What is the Gospel – how I try to explain it now

Reading ‘The King Jesus Gospel‘ by Scot McKnight had moments of that bizarre experience of someone thinking your thoughts after you, then having the analytic insight to go deeper and find answers that are intuitively right but you hadn’t reached.

Though I posted a quote on the subject of ‘what is the gospel‘ just a few months ago, it was years ago (the start of 2008 to be precise) that I started an email conversation with a leader at our church on the exact question of ‘what is the gospel’ – asking (among other things) if Jesus preached the gospel. I think we concluded at the end that Luke wanted us to see the continuity between what Jesus did in the early chapters and what happened in Acts, right up to the last verse of the last chapter. But the relationship between what Jesus taught and what we find (for example) in the epistles and in Acts remained nebulous.

McKnight has thoroughly gone through each aspect of the ‘gospeling’ (yes, it is a verb, especially for Luke) of Paul, the four gospels, Jesus and Peter to make, as he puts it, a ‘four-legged chair’. He starts in 1 Corinthians 15, probably the earliest recorded gospel statement (as when 1 Corinthians was written Paul was only halfway through the missionary journeys that the second half of Acts describes and each of the gospels were written probably at least a decade later). McKnight draws out four themes that he then goes highlights in the rest of the gospeling of the New Testament. I summarised them like this for the housegroups at church:

The gospel message that the apostles preach is the story of Jesus – that’s why the early church called the first four books of the New Testament “the Gospel”. It’s the story of his life, death and resurrection, and it’s all wrapped up in the story of Israel, the Old Testament. We can’t understand the gospel without trying to understand what God had been doing since the start of human history through to the Kingdom of Israel and on towards the time that Jesus was born.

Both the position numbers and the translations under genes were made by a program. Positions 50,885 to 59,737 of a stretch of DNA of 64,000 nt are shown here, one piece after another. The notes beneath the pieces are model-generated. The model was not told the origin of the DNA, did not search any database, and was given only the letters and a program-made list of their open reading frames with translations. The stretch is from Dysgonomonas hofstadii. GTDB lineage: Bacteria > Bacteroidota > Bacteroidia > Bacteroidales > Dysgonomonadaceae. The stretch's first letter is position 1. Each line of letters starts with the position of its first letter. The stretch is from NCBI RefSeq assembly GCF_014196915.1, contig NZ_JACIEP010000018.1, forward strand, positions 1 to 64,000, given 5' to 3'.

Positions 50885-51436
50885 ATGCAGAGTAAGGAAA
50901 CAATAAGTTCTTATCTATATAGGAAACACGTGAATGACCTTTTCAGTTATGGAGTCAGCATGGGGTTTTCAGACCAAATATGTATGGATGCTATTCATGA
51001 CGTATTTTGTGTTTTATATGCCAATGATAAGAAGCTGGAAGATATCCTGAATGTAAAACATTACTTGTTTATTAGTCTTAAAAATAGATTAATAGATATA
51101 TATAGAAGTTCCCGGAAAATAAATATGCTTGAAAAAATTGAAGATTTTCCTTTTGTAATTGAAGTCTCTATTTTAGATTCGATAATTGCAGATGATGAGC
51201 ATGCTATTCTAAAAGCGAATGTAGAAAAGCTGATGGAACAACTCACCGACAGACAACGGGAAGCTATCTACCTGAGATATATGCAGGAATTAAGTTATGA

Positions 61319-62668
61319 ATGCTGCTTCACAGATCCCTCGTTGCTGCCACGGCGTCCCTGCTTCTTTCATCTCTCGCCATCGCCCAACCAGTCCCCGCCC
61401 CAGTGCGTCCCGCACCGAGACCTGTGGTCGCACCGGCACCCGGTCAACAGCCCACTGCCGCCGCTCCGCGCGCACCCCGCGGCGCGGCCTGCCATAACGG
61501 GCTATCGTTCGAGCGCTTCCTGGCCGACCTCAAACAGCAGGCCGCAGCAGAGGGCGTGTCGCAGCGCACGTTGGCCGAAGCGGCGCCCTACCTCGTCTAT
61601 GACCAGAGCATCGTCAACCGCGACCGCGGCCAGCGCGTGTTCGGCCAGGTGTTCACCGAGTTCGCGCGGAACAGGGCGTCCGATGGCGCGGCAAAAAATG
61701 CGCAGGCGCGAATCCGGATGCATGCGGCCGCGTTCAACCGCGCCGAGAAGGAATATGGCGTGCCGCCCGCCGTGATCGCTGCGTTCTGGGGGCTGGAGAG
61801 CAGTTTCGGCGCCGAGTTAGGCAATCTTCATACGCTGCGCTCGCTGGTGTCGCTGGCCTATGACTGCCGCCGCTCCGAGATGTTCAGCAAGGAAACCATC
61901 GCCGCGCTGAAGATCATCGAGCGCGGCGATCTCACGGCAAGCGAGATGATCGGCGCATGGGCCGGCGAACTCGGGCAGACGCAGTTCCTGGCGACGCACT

When that gospel is preached it requires a response, faith and repentance, aligning ourselves with what God is doing. Responding to the gospel means sharing in its benefits and effects – the saving and redeeming that God is doing in this world.

Now this sort of ‘narrative’ reading of the gospel works well for me, especially with some of the things that I have been reading and writing over the past year. If the gospel is Jesus as the pinnacle of God ‘s saving mission through Israel and now the Church, our response is not just to ‘accept Jesus into my heart’ (as if the gospel is all about me and that all God’s efforts from eternity have been about me!) but to start to put ourselves into the story.

We might choose to extend the story metaphor in two directions – we might be all journalistic, our response could be to report the story to others. I don’t think that goes far enough. As I’ve written before, as actors, we become part of the story, acting it out as a dramatic improvisation – and acting has to come with both words and ‘actions’. This in turn leads to the understanding that gospeling goes beyond seeking conversions, it is about making disciples and fills every part of a Christian’s life.

Trying to get this kind of idea across to church on Sunday I experimented with a different, more interactive, style of teaching. It seemed to go down well, with some very positive feedback from a wide cross-section of the church (including some who I wouldn’t have expected it from!) I’ll probably blog about the experience, but one thing to note now is that I at least have an idea where people missed the point of what I said! Anyway, the sermon audio and presentation on Prezi are available from the Canley website and you can also download the notes I wrote for the church housegroups – ‘Jesus is the good news!

This also adds to the post earlier in the week on discipling and mission.